Regner: Ford just picked the wrong guys, then stuck with them too long

William Clay Ford Sr. rarely got the type of payback he sought from the men he handpicked to run his football team.

Most of us knew William Clay Ford Sr. only as the man who owned the Detroit Lions.

We didn’t know him as businessman, a family man, a community-minded man or a man with a social conscience.

In reality, we didn’t know Mr. Ford at all.

With his passing over the weekend, a picture of what kind of man Mr. Ford was has begun to emerge.

By most accounts, he was kind, generous and loyal to his family, friends, the city of Detroit and to those who worked for him — especially the men he chose to run his football team.

Even if you feel some kind of "fan’s ownership" of the hometown NFL team, these were really Mr. Ford’s Lions since 1964. And I do believe he had a burning desire to see them at the top of the NFL food chain.

But despite all his efforts, he never got them there — not even close. Ford’s Lions had just one playoff victory, which happened more than two decades ago.

When news of Mr. Ford’s passing broke on Sunday morning, many people thought I would breathe a sigh of relief, that I honestly believed his death would suddenly revive the Lions from the league’s scrapheap.

I hate to disappoint, but I just don’t feel that way.

Yes, throughout my career as a sports radio host, I have bashed the Lions and Mr. Ford’s record as their owner. He had some very good teams, a few legendary players, but a lot more losing than winning.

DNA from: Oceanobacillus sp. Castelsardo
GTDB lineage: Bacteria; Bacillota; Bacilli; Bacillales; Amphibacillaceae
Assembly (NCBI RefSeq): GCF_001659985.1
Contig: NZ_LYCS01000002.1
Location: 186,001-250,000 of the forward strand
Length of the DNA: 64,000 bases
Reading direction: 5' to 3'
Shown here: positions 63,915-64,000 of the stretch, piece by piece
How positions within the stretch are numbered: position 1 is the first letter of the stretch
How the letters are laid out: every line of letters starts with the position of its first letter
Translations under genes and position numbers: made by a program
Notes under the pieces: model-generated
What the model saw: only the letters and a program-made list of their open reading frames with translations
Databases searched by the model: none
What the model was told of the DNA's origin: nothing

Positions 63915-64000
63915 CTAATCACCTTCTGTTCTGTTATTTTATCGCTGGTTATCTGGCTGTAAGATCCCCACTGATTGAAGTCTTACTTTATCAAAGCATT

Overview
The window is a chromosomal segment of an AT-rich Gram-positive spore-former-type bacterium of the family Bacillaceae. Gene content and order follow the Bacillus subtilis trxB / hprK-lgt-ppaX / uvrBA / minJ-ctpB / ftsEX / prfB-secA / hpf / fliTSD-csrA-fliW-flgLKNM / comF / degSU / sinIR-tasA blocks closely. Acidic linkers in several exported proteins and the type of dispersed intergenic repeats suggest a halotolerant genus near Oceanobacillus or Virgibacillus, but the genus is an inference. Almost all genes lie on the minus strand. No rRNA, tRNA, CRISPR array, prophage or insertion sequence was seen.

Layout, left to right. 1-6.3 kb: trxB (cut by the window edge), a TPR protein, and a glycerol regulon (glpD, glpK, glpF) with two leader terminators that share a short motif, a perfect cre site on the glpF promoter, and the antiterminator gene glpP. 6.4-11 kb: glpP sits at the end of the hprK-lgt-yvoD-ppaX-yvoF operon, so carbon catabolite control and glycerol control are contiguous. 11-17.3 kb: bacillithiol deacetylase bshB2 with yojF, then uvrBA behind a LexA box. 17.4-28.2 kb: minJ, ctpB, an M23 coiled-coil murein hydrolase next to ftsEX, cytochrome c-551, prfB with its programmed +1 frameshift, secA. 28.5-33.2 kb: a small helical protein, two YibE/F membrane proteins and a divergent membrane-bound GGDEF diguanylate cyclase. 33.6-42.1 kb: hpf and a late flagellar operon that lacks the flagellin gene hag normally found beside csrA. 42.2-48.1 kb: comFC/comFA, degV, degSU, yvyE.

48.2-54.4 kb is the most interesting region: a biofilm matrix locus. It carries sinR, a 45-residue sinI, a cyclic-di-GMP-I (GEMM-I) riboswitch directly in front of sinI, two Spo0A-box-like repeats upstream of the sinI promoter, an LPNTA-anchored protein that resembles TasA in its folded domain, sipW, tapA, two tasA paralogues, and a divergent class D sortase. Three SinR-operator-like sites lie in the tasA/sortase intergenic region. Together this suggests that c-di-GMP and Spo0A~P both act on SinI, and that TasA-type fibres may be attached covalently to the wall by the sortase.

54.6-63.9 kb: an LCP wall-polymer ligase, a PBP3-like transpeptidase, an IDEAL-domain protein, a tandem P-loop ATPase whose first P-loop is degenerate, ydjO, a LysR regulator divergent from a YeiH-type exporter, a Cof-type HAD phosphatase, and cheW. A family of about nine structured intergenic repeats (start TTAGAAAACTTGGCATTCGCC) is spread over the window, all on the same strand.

When it comes to describing Mr. Ford as a man, however, the one word we’ve heard more than any other is "loyalty."

In some instances, Mr. Ford was loyal to a fault. He rarely got the type of payback he sought from the men he handpicked to run his team.

There’s little doubt Mr. Ford was a man easily swayed when it came to his Lions. Maybe he wanted them to be successful so much that his vision clouded when it came to the how-to part.

Why the Lions are classic underachievers was probably just as mystifying to Mr. Ford as it is to each of us.

He put people in charge he believed would deliver and then stuck with them. Later rather than sooner, he would reluctantly make a change that put his team back to square one — never fully understanding why it wasn’t working.

That’s loyalty.

It’s said that loyalty is a two-way street, though. Unfortunately for Mr. Ford — a fine man with good intentions — when it came to the Lions, it was too often a one-way street.